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In the debris field

December 16, 2007|DAVID SARNO

A decade after the Internet's Big Bang, the online cosmos is expanding as fast as ever. Much more so than a year ago, we can now download or stream many of our favorite movies, most of the TV shows we didn't TiVo, and just about any song you want (Music lovers: I'm exaggerating for effect. Thanks). Larger, higher-resolution online video players are emerging. It won't be long before we think back bemusedly on how many clips we watched on that fuzzy miniature YouTube screen. Remember?

And social networking, now in its third generation thanks largely to Facebook, has achieved a degree of cultural permanence few of us fuddy-duddies over 21 were expecting.

But back to the early universe metaphor -- way back when everything was new, it took a few hundred millenniums for atoms to form, let alone big stars. Just so, in terms of Internet entertainment, this year did not see the birth of a thousand suns. A few stars blinked on, to be sure, but most of what was created was unremarkable debris.

Part of the lull is technological -- people may not be eager to watch a lot of Internet content until the Internet can support a higher-quality viewing experience. Another factor is the generally awkward efforts of the entertainment industry to adapt itself to a medium it doesn't appear to understand.

YouTube puts on weight. The world's No. 1 online video site completed its first full year under the auspices of the world's No. 1 search engine. With Google's guidance, YouTube grew like a supernova, opening home pages in 17 new countries so viewers could have access to what has become a massive global video database.

The last traces of YouTube's early maverick identity disappeared as corporate entertainment entities began to take over its most viewed lists. As of this writing, eight of YouTube's nine most-viewed channels of all time are held by major media outlets such as CBS, Sony/BMG and Universal Music Group, whose videos have a combined 692 million views.

The site also partnered with CNN to sponsor a series of presidential primary debates in which the candidates faced questions posed by YouTube users. The veneer of unmediated access -- where YouTubers were invited to ask candidates whatever questions they liked -- was almost invisibly thin, however. In the most recent GOP debate, candidates were thrown such hardballs as "What measures will you take to tackle the national debt?" and "Will you eliminate farm subsidies?"

Still, YouTube continued to spawn the homegrown, viral hits it's famous for and helped a few unknowns gain either note or notoriety. Esmee Denters, a Dutch teenager who started out singing karaoke into her bedroom webcam, became an international star, winning a spot on tour with Justin Timberlake and an appearance on "Oprah" (who, incidentally, also made her YouTube debut last month). Tay Zonday, a 25-year-old composer from Minneapolis, insinuated his "Chocolate Rain" tune into a million minds, and Lauren Caitlin Upton, a.k.a. Miss South Carolina Teen USA, put herself on the map with creative suggestions about enhancing global education.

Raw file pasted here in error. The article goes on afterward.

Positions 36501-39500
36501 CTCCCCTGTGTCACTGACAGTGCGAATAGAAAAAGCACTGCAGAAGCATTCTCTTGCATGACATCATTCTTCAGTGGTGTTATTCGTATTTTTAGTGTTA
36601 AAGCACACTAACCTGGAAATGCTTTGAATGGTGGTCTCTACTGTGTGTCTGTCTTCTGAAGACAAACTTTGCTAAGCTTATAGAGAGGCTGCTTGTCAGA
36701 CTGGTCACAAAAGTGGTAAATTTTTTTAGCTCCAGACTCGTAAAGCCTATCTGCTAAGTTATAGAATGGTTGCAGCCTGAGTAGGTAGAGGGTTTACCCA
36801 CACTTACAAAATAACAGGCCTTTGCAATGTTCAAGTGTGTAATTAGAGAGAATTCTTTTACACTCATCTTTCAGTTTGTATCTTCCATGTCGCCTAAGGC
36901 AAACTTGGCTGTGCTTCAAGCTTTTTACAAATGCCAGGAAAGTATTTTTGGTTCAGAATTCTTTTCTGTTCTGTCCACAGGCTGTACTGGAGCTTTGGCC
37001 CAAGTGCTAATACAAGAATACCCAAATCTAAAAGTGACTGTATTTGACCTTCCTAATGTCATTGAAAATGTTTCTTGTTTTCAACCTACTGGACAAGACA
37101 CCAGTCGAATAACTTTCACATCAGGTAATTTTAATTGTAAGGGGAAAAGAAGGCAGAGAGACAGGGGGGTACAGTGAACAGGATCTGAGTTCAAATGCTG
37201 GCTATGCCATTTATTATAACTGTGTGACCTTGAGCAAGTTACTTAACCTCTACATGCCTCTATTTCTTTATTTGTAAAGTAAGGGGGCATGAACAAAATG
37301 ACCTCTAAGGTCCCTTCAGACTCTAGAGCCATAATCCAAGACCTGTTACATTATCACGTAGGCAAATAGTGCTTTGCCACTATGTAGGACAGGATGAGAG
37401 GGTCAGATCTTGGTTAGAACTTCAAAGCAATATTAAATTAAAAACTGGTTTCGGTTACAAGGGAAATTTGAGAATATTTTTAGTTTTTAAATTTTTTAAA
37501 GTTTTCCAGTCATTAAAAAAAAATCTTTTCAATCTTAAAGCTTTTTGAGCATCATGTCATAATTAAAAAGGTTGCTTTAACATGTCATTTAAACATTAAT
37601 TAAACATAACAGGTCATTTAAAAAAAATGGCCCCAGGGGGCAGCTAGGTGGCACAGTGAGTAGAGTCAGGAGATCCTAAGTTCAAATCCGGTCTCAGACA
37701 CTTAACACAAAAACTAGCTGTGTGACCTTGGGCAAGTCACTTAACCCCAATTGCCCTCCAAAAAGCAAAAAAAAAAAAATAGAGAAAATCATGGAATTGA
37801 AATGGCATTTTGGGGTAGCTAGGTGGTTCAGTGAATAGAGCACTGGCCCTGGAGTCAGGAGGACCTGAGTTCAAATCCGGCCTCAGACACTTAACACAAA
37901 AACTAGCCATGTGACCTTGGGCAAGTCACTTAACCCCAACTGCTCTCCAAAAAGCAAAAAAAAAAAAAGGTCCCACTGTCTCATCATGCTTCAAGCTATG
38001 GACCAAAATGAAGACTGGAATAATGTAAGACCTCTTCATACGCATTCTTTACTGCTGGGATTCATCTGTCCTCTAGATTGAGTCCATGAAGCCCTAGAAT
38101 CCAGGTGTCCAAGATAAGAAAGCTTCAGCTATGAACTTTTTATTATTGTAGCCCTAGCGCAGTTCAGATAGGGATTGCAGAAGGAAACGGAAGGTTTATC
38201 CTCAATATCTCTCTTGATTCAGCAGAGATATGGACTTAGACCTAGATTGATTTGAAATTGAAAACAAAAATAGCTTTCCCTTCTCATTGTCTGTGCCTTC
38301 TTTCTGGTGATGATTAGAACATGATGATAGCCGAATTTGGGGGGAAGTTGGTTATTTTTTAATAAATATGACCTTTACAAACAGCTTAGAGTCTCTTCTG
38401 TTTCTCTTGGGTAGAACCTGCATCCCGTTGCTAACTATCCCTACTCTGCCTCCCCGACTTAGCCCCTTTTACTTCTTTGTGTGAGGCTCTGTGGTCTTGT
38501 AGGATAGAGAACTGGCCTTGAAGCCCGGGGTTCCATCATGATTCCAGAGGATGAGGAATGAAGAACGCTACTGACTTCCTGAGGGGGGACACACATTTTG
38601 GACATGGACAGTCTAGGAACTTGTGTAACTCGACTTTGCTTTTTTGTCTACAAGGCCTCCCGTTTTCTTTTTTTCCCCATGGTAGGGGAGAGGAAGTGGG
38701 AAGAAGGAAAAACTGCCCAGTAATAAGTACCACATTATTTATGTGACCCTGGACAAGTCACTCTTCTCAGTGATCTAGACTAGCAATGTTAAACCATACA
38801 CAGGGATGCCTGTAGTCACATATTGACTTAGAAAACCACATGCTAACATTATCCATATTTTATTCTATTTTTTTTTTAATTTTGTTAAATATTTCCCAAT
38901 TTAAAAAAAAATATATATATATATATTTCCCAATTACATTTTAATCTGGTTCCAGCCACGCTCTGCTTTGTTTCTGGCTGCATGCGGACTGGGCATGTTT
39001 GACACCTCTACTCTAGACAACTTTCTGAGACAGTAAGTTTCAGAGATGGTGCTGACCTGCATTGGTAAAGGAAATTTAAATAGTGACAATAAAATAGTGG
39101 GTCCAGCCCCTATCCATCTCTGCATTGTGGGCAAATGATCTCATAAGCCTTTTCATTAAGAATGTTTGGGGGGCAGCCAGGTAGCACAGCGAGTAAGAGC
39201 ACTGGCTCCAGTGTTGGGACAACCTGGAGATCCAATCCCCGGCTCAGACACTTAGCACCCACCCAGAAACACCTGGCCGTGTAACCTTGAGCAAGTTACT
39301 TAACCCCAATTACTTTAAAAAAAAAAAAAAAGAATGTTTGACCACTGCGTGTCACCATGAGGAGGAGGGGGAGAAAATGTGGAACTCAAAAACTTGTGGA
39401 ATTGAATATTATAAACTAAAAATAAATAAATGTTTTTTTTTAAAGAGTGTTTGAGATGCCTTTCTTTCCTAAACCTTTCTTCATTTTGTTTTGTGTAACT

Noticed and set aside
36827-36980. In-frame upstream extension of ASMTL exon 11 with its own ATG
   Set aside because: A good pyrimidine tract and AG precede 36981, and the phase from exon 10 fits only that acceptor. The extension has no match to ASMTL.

Facebook's grand illusion. Facebook wins 2007's Internet buzz prize. With its series of game-changing innovations, the smart young social network made competitor MySpace look positively stodgy.

After abjuring its college-only roots late last year in favor of an open-door policy, Facebook opened up further by allowing, in essence, anyone to design mini-programs for it. The result has been a tidal wave of Facebook "apps," as they're called, allowing users to engage in a multitude of ostensibly social online activities. It's nice to be able to share music suggestions with friends, certainly. But once you've sent pals a few virtual cocktails or spent an hour attacking your cousin's zombie with your vampire, you begin to detect Facebook's central prestidigitation: That's your friend's profile you're hanging out with, not your friend.

Facebook had its share of bad press too. But worries about privacy and sexual predation pretty much go with the Internet territory.

Big players, little screen. Hollywood got a little wiser to the promise of the Internet. First, it boosted the number of television episodes offered online, either for free, as did with "The Office," or for a small fee, as AMC did by offering $2 downloads of "Mad Men" from iTunes.

Meanwhile, NBC Universal closed up shop on YouTube in favor of its shiny new video site, a joint venture with Fox owner News Corp. Hulu will be a one-stop shop for titles from a variety of network and cable channels. "Simpsons"? Check. "Heroes?" Check. "A-Team"? Airwolf"? You won't be disappointed.

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